Mallet finger

How do I know if I have a mallet finger?

Mallet fingers are typically due to an impact onto the tip of the finger, such as catching cricket ball or while playing basket ball.   Examination of the tendon will show that you cannot straighten the joint at the end of the finger. It will be swollen and painful but it will be able to bend or flex.  The tendon which pulls on the bone to straighten the joint has torn and ruptured. The tendon can sometimes pull off a small fragment of bone  with it.

Mallet finger can also occur as a result of a cut across the back of the joint.  In this case a sharp object has cut the tendon and in the same way can no longer straighten the tip of the finger.

What is mallet finger?

You have torn a tendon or 'leader' which straightens the end joint of your finger.  This is called a Mallet injury.  To treat this, the joint must be held straight in a plastic splint for 6-8 weeks, as the tendon heals very slowly.  If the finger tip is allowed to bend during this time, healing will not take place and the droop of your finger will be permanent.  The splint should therefore only be removed for cleaning.

Your finger droops because the tendon to extend it has snapped.  The treatment is to prevent the finger tip from dropping for a minimum of 6-8 weeks by applying the splint. If the tendon has been cut then an operation is necessary.  This will involve a local anaesthetic and a suture repair of the tendon, followed by routine splinting as described below.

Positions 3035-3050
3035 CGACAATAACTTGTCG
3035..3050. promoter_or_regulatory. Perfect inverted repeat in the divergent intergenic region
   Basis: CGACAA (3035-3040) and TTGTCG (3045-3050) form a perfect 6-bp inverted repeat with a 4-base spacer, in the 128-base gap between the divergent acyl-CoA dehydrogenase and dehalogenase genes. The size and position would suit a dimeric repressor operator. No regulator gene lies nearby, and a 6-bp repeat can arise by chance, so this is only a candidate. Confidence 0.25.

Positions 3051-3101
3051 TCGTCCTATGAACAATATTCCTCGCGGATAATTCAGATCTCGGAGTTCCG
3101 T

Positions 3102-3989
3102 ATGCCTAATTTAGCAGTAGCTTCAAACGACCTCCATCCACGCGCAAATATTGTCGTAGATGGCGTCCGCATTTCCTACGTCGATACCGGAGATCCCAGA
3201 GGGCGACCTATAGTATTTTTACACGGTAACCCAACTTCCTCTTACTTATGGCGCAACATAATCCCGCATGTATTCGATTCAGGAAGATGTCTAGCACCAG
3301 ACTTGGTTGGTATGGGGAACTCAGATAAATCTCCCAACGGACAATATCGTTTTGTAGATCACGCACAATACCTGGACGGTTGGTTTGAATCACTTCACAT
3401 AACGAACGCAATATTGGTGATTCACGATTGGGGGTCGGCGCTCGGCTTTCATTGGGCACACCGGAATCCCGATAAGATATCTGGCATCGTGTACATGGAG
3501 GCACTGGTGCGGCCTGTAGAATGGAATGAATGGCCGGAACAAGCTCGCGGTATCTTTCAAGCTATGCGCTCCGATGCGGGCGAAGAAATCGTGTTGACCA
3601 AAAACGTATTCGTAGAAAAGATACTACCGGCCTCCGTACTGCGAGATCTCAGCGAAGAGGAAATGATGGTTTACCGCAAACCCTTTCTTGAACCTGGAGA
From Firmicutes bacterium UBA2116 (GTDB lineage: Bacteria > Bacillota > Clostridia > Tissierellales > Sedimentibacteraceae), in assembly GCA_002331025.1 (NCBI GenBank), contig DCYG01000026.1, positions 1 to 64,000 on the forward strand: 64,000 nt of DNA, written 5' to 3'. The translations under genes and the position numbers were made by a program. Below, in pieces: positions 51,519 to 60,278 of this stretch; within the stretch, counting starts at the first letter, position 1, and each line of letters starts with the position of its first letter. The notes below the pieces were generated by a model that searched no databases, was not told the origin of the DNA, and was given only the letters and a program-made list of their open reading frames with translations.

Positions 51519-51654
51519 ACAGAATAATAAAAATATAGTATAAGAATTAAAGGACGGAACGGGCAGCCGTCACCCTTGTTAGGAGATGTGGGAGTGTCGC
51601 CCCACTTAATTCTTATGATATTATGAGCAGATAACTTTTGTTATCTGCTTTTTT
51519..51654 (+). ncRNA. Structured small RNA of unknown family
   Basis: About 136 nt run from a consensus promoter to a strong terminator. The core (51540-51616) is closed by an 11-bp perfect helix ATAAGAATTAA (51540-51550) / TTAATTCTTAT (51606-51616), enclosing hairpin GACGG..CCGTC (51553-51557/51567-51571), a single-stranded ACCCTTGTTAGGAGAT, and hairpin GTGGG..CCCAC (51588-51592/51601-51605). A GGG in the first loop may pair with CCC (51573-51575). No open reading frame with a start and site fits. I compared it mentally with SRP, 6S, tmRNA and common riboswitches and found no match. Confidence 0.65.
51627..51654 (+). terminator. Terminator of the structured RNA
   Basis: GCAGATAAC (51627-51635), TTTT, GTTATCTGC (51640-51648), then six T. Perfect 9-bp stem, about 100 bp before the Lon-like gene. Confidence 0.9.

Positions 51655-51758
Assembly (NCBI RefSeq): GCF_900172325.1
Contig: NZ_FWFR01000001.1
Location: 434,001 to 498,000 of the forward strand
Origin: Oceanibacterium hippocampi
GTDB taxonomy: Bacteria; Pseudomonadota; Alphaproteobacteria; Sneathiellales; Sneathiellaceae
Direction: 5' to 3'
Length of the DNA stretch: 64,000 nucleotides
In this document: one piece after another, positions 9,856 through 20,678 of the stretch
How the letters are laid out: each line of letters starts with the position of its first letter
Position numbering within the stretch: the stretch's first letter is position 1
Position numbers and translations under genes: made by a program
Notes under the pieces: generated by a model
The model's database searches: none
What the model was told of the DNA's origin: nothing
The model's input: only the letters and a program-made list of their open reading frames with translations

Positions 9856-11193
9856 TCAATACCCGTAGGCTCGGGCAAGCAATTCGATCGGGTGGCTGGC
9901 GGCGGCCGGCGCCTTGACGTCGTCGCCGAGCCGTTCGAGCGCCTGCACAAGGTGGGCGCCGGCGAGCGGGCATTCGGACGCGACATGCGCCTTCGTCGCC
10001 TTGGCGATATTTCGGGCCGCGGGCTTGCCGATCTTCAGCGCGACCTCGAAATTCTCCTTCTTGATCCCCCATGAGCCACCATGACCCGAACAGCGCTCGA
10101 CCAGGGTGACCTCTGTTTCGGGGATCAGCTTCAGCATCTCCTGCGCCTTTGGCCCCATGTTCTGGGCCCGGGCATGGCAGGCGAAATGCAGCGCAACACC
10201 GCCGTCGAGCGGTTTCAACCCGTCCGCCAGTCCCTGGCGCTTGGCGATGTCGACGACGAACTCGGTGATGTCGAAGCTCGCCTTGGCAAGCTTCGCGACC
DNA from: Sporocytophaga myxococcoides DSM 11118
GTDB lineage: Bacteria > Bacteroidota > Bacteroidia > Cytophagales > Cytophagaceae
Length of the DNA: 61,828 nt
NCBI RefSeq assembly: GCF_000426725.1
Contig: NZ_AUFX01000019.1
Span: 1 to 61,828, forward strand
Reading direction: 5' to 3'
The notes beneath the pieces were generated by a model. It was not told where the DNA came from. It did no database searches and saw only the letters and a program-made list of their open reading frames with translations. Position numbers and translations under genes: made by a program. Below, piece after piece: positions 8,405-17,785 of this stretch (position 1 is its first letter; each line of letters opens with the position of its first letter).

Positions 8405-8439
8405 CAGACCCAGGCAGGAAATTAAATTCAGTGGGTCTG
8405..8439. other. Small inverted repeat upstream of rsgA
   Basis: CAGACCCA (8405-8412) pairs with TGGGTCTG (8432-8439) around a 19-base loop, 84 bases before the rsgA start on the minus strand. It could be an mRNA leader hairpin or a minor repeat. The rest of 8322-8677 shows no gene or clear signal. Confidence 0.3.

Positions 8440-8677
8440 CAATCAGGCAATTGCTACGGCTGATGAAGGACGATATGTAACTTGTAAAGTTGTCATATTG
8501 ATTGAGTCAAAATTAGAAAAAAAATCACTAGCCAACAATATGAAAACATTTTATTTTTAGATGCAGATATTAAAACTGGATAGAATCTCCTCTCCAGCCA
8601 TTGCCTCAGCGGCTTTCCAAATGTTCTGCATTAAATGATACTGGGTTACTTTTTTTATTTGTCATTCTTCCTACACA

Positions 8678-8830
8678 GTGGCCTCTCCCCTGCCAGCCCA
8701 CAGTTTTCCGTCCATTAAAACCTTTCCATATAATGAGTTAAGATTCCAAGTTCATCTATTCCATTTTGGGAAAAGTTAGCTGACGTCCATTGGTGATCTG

How to clean your splinted finger

  • our splinted finger must be kept clean and dry at all times. If the skin becomes wet inside the splint it will become very sore.  Leave the splint undisturbed except when cleaning your finger which you should do once daily.
  • Keeping your finger flat on the table cut the strapping and peel it away from the finger and splint:
  • Carefully slide the splint off your finger.
  • Wash and dry your finger, also the splint with your free hand. If you are unable to do this please ask for help.

Keep the end joint of your finger straight at all times

Do not let it bend even for a moment.

  • Keep your finger flat on the table while washing or support it using your other hand or thumb
  • You may use a little talcum powder on your finger and the splint if you wish.
  • Slide the splint back over the finger tip, still keeping your finger straight, so that the finger tip fits snugly into the end of the splint.
  • Replace the strapping to anchor the splint into position.


  • Failure of the tendon to heal can occur in 5-10% of cases; infection, delay in treatment or patient non-compliance are all factors which can contribute to this.
  • Tendon adhesion because of the swelling and subsequent scar tissue formation tendon adhesions may occur.  The tendons get stuck down and do not slide very well so that flexion of the joint is reduced.
  • Joint stiffness Joints in the region can become stiff even if not directly injured as a result of factors such as swelling, infection and immobility. In the majority of patients the loss of movement is minor. In some, however, further surgery is required to release the joint.